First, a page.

That was the decision then. “This one’s for you, Little Sista!”, I said out loud, as I passed the 32 at about 2:51. “Happy Birthday!”

The plan was to stick to 4:30 and try to speed up if I had drinks breaks. I  was passing a lot of people now and bystanders were looking at me funny, as if to say – “How does he have so much energy left and why didn’t he use it earlier?!” One guy even said, “This dude is flying, he’s going to sprint home!” And I was really pumping. It felt great to be in control and make that demand of my body, having it respond without question. It’s rare that you get to feel that type of control so late in a race. I hadn’t really had to hurdle the wall this time, I just powered up so much that I punched right through it.

My brain was in complete control and the only thing that began to worry me was my old adductor strain. I could feel it tighten, but it didn’t feel as bad as it had in the past. I thought about what good old Pat Allen had done when he tried to help me. He’s a manipulator who moves the tendons around bones, looking for a point of release. He’d told me I had mild Osteo Pubis, which triggered a variety of problems. To help fix it, he’d stuck his fingers right into my groin and grabbed the tendons around my pubic bone, flicking them about… It hurt like hell! But, I figured, why not try to release this a little now and fix it later? So instead of slowing down, I jammed my fingers into the right side of my groin and found my pubic bone. I held the fingers there while I ran and let the movement of my stride slowly work the area free. It was probably not what any therapist would recommend and, to be fair, it’s possibly pretty stupid and not something I’d do regularly… but it sorta worked! It still hurt like I was stabbing myself, but the muscles began to loosen.

I kept my pace and plowed along the road. I felt that rush of power that allows you to separate your brain from the pain in your body. It spurred me on and I pushed harder. I looked at my watch and saw that I was looking like a 3:37. I felt awesome and figured I may even have a little more to go. I downed a GU and kept punching down the road thinking of all those times my buddies from Tribal and I had run out slowly and then flew back to the start point at blistering pace. I felt them on my back now and pushed along the road feeling unstoppable.

As I passed the 38km mark, I knew on was going to finish with a good time. I didn’t want to slow down for anything. I downed some more Gatorade and lengthened my stride a little. 40km came up pretty quick as I got closer to the area, Media City, where the finish line waited for me. I patted guys on the back on the way past and cheered them along. They knew it was time to get going, so they began to lope again. 41km came past and the crowd had thickened. I pumped up, know it was just another 5 minutes of running. I looked at my watch and knew it would be close to 3:35, so I dropped one last gear and started to sprint. As I came around the final bend, the people on the side of the track were going crazy! I looked at the line and gave it everything I had, thinking I may be able to cross under 3:35. I was all about that line and found something deep in me that let me sprint when all I should be able to do was fall down, crossing in 3:35.15.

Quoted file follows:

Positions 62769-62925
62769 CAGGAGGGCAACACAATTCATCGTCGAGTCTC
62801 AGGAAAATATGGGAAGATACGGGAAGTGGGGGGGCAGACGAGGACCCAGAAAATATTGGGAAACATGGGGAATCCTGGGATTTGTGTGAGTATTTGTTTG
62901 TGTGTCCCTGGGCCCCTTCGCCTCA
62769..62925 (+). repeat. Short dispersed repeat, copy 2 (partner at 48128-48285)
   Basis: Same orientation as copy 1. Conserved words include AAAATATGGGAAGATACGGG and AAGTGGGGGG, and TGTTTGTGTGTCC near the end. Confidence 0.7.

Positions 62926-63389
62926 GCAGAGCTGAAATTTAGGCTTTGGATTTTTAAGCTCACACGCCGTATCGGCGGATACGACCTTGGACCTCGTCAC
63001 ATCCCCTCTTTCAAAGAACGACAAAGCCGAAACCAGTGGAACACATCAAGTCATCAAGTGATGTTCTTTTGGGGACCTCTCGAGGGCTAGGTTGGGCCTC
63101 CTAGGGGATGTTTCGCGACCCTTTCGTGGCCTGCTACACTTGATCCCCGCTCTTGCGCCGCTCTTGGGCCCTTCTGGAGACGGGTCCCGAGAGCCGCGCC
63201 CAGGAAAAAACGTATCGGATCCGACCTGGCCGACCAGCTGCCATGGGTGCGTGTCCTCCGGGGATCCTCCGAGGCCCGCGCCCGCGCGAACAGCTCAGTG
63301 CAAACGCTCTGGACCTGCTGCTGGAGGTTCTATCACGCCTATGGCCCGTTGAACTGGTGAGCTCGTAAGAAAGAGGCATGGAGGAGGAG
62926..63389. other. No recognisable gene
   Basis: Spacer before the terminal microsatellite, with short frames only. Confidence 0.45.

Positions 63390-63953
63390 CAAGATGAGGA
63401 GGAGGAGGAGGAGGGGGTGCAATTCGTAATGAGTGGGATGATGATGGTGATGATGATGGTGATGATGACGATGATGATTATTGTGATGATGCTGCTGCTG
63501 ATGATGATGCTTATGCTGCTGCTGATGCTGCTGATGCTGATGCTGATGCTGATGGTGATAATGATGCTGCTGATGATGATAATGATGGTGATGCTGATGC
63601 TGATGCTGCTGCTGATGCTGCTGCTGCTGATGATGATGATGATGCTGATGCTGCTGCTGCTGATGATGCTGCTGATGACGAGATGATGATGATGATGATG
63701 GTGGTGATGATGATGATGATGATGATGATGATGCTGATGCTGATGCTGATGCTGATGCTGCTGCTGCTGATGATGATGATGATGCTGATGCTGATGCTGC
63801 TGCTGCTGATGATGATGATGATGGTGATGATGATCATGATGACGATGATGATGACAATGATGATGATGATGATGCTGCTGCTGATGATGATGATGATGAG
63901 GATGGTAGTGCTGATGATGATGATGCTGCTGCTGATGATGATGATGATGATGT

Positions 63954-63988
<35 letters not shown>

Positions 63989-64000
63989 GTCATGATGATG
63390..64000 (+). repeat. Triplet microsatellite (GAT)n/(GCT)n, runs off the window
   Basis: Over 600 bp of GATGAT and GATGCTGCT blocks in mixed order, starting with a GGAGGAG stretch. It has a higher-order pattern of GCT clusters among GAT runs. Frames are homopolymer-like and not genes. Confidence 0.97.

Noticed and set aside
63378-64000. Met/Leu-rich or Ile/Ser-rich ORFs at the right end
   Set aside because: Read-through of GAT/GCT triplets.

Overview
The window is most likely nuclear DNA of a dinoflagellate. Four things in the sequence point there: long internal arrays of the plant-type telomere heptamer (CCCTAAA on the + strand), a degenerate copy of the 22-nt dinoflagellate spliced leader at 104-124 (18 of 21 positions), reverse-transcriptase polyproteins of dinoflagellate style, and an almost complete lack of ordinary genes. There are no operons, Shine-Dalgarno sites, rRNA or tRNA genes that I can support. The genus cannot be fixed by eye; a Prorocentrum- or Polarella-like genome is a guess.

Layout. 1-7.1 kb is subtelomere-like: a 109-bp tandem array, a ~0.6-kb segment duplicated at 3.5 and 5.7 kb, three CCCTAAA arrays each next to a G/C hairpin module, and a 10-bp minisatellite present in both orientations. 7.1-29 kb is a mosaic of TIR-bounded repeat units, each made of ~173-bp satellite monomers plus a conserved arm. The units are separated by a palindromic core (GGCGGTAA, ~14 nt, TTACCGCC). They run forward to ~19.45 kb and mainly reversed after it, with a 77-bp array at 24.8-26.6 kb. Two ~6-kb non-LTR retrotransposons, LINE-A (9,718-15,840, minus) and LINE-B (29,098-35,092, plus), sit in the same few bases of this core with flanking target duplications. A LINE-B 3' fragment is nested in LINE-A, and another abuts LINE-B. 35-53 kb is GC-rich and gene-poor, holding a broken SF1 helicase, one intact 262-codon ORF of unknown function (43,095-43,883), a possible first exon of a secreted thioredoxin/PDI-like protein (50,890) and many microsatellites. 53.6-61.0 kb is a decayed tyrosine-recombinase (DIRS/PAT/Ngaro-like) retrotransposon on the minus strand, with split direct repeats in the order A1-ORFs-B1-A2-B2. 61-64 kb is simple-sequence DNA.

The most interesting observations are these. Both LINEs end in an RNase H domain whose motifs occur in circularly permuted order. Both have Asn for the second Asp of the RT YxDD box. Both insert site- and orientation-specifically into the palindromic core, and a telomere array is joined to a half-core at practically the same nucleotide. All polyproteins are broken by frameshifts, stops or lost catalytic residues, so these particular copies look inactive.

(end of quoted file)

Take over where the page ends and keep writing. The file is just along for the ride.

I was pumped! I’d run a 17 minute negative split, finishing the second half in 99 minutes. Daz didn’t even expect me, so hadn’t even got his camera out. He was in the stands with Nick, Renata and Adam. I loved that they were all there to cheer me on. I felt so excited about running fast and I wanted to share my story straight away. I came up into the stands for hi fives all round.

We went and grabbed a coffee, then headed back to Adam’s palace to have a feed. Leanne and Hannah cooked up an absolutely stunning breakfast, better than anything I’ve had in a Melbourne cafe. I scoffed it, got seconds and scoffed it too. Thanks so much girls. Later, after a snooze, we went for a beer down at Barasti and met some other runners, including Marek and Deborah again. I even met a fella named Chris Murray that was moving to New York and told me to hook up with him, as he knew another mate from home that was moving there, the mighty Stickers. Small world.

Adam then took us to the airport. We had a flight at 1am, which would take us to London via Qatar. We would have a few hours to see my beautiful sister Alexis, then off to Gran Canaria, for round 5 on Sunday… This flight and that run had me nervous, but it was time to leave the comforts of Dubai and get going. We said goodbye to Adam, but I thanking him was never going to be enough. He’d picked us up and dropped us at the airport a number of times. He’d had us in his home and given us anything we needed. He introduced us to his insanely fun flat mates and supported me through my race. He even ordered our t-shirts and a cap off the internet and made a $360 personal donation! He’d gone above and beyond, to a ridiculous extent.

So right here, I just want to let you know Adam – YOU ROCK THE CASBAH!

Thanks for having us Dubai, we had a blast!

Keep an eye out for Gran Canaria report, coming real soon.

You’re all bloody champions!